An administrative law judge recently sided with SKZ Harvesting Inc. and cut a proposed penalty against the Montana-based cherry company by more than half.
SKZ is a "small, family-owned cherry harvesting business," according to its owner, Kari Zavala. Its operations are highly seasonal, which means at certain points of the year the company engages in large hiring spurts to accommodate demands of the business. While SKZ has only two or three year-round employees, harvesting season typically demands around 50 or 60 additional employees. The bulk of this hiring occurs on a single day.
People who apply for work with the company during harvesting season are not interviewed. As long as they are able to do the job and complete the required paperwork, they are brought on board and put to work. Individuals work for a few weeks and then leave, welcome to return again in a year when harvesting season restarts.
"The company still faces tens of thousands of dollars in penalties."
SKZ charged with numerous Form I-9 violations
Small-sized companies such as SKZ sometimes do utilize the resources necessary to maintain their Form I-9s, either because of a lack of knowledge or insufficient resources. The lack of size only goes so far as an excuse, though. While judges have been known to cut fines proposed by Immigration and Customs Enforcement due to relative lack of size, penalties often remains fairly significant. For SKZ, the story was no different. Though the fine ICE levied against it was cut significantly, the company still faces tens of thousands of dollars in penalties.
The business first received a Notice of Inspection from ICE in August 2010. The company responded with a list of employees, about 116 Form I-9s and other documents. That same month, the agency followed up with a Notice of Suspect Documents. ICE also sent a list of 71 employees, including five who it claimed were unauthorized to work in the U.S., it considered suspect. In late 2013, the agency again issued a NOI and followed up with a list of 62 employees whose documents it claimed were suspect. In spring 2014, the agency issued a Notice of Intent to Fine.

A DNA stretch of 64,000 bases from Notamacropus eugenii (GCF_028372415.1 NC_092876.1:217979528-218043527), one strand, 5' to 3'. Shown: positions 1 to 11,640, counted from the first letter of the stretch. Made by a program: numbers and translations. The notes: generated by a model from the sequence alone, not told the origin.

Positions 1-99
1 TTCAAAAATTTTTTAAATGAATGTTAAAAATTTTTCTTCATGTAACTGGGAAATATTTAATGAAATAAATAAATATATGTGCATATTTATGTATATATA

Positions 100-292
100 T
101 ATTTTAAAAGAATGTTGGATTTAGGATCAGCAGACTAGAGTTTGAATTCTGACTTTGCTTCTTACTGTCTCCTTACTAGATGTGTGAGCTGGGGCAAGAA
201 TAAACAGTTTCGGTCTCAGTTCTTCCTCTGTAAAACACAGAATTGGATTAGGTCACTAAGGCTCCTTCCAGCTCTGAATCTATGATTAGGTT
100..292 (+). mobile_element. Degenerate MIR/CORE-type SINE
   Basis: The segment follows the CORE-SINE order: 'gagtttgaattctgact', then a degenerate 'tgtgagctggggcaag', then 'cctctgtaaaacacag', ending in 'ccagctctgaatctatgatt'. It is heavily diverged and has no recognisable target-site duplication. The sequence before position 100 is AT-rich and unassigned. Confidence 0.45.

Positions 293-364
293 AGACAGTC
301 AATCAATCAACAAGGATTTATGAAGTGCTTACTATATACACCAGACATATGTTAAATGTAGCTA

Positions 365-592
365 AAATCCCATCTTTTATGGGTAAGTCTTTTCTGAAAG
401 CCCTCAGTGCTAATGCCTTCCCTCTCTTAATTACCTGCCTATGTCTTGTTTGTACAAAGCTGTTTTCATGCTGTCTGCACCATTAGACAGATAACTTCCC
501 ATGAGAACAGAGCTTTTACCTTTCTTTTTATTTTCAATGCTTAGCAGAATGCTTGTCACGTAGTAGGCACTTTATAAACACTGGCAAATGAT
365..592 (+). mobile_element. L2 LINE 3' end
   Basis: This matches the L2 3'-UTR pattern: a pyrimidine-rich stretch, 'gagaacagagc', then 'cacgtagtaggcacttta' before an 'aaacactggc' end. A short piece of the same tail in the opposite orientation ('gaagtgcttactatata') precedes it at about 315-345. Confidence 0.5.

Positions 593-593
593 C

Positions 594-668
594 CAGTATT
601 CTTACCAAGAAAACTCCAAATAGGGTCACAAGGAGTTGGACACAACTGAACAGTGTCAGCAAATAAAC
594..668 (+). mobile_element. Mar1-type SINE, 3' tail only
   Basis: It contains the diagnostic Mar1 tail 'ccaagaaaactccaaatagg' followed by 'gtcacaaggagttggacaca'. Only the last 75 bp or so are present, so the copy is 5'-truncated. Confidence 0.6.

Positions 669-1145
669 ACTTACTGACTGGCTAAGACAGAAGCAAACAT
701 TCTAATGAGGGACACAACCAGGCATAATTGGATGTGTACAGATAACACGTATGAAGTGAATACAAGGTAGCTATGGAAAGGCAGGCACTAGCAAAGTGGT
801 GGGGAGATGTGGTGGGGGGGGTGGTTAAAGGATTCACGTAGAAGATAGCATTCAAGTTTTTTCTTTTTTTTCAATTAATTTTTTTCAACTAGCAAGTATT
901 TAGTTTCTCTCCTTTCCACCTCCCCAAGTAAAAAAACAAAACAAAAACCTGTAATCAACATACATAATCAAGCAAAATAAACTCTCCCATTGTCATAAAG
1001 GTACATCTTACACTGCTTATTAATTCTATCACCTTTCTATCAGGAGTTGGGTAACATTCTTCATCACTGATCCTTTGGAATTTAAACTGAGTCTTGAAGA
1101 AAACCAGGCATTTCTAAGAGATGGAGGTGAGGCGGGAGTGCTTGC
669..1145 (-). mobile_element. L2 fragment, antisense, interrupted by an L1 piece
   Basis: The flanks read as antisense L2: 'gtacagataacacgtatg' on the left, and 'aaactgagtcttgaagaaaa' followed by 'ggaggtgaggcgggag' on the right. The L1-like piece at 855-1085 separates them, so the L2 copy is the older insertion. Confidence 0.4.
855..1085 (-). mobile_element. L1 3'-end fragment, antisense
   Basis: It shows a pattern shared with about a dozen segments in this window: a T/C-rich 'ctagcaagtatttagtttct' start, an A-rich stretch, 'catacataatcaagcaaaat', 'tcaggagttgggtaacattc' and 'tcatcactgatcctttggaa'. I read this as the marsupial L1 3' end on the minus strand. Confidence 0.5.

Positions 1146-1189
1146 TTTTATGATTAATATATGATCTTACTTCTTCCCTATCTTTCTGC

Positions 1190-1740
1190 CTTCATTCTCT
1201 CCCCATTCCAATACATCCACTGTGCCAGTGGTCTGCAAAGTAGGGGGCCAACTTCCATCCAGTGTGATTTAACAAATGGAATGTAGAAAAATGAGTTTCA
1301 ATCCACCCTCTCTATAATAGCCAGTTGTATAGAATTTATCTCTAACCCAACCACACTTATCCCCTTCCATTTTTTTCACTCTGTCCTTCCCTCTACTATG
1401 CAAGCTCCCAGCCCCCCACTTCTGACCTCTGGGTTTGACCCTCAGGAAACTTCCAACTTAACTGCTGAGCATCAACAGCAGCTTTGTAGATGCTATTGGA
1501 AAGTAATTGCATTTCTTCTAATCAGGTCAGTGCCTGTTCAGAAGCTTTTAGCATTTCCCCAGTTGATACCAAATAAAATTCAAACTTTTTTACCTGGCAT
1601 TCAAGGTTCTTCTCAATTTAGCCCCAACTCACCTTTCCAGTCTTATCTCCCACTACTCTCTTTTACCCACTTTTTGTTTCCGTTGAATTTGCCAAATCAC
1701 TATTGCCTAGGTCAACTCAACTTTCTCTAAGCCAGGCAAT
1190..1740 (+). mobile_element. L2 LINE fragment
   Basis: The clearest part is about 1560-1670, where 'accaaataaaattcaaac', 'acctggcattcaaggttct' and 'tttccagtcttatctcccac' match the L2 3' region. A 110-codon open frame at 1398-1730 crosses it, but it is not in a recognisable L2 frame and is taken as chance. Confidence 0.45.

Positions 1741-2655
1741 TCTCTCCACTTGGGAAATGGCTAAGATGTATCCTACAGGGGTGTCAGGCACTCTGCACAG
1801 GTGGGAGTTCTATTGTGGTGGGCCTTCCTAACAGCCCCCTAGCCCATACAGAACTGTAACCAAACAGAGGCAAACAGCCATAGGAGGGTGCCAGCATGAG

There were three counts against SKZ. The first claims that five employees were not authorized to work in the U.S. The second alleges that the company failed to prepare or present Form I-9s for 55 employees and third accuses the employer of failing to ensure numerous employees properly completed Section 1, or make sure that it finished Sections 2 or 3 in a compliant manner.
ICE's proposed penalty cut by more than half
ICE sought a $74,587 fine against SKZ as a result of the three aforementioned counts against the small business. The allegations against the company have led to harsh fines against other parties in the past. However, SKZ argued that the penalty was too much. The cherry harvesting business claimed that most of the violations were the result of a "single bad choice" and that she "inadvertently destroyed" certain Form I-9s from 2010 to 2012. The company went on to argue that it didn't have actual number that several of its employees were not authorized to work in the U.S.
ALJ Ellen Thomas seemed inclined to agree. The judge noted that the "chaotic" hiring process required of the small business each harvesting season could be an explanation for how some individuals "[slipped] through the cracks." However, Thomas did agree that SKZ was responsible for 52 violations stemming from its failure to present certain Form I-9s. In addition, she noted that the company was also liable for the improper completion of some of the documents.
Ultimately Thomas cut around $45,000 from the proposed penalty against SKZ, dropping the fine to $29,600. Though much smaller than it was, the penalty is still substantial and, for some small businesses, could present significant problems. Situations such as this can be avoided by ensuring Form I-9 compliance.
The final penalty assessed against the company stemmed from the inadvertent destruction of some documents and the improper completion of others. These violations can lead to costly penalties, but luckily, can be avoided. Managers can have hiring staff review Form I-9 policies by rereading documents or joining webinars. In addition, employers can integrate electronic Form I-9 solutions into their hiring processes. Either way, finding a way to reinforce Form I-9 compliance is likely less expensive than facing fines for violations.